In Which the Poet Takes a Zumba Class

In recent months, as I added freelance editing work to an already crowded roster of daily activities, I realized that much of what I do is very, very sedentary.

I have two children, no car, and a garden — all of which provides a nice base level of everyday activity. But what’s more of a challenge is incorporating regular bouts of high-intensity, intentional physical activity. There’s a free gym at work, but given that I work part-time and have a family and other commitments to get home to, it’s very hard for me to convince myself it’s a good idea to interrupt my very focused workday and then stay late to make up for it.

One neat solution I’ve found has been a weekly Zumba class. Let me be clear: I am a back row dweller. I am rhythm-challenged (you will not typically see me at poetry readings or hear recordings of my poems — sound and rhythm are just not the aspects of poetry that come most naturally to me) and also seem to have trouble telling my left from my right. I feel totally ridiculous while in class, and I also tend to sneer at myself that Zumba is just like Jazzercise, only mas picante — for the ladies who want to believe they are all Latin hotsy-totsy as they work out.

But … It’s good for my heart. I can tell. It wakes up my muscles and gets the blood flowing. Most of the work I’m doing and the things I am pursuing for “fun” (serious poets might identify with the air quotes here) involve my mind. But here’s the thing: My mind is also my brain, which is a physical organ, which needs me to keep those arteries nice and clear. There may be some great poetry written as a result of stroke-induced aphasia, but I’d rather not contribute to that body of work.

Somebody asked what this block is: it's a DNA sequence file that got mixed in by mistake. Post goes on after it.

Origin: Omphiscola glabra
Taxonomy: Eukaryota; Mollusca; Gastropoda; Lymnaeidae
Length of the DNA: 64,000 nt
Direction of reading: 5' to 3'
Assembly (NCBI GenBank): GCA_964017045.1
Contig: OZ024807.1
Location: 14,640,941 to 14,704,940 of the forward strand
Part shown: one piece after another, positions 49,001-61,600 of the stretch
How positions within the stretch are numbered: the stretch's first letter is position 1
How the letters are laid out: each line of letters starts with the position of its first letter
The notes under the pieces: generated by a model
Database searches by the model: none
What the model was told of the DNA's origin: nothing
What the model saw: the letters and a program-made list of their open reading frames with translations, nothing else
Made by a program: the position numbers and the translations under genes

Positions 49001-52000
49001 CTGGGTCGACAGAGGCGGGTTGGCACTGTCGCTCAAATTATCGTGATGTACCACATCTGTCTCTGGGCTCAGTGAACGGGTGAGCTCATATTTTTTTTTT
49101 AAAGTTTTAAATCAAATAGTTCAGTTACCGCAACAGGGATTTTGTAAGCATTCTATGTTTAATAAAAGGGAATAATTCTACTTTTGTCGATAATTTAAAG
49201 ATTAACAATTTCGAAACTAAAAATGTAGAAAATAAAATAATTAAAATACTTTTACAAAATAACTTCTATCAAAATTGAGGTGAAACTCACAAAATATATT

I think my neighborhood is just about the best place to take a class like Zumba. We are very near the University of Chicago, and the class is actually in a building belonging to a big Lutheran seminary. While there are indeed some very fit people in the class, I get the sense that many are also quite brainy — and all are compassionate. These are not bouncing hard bodies who sneer if and when you make a misstep.

Fellow poets, what do you do to get yourself up and moving? How do you feel about it? Do you find it to be a challenge, as I do? How do you keep the life of the mind from being an utterly sedentary life?

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